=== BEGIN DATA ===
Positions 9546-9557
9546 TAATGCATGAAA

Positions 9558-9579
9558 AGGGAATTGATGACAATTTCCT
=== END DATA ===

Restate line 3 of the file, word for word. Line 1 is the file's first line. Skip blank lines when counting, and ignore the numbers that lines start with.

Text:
Positions 9558-9579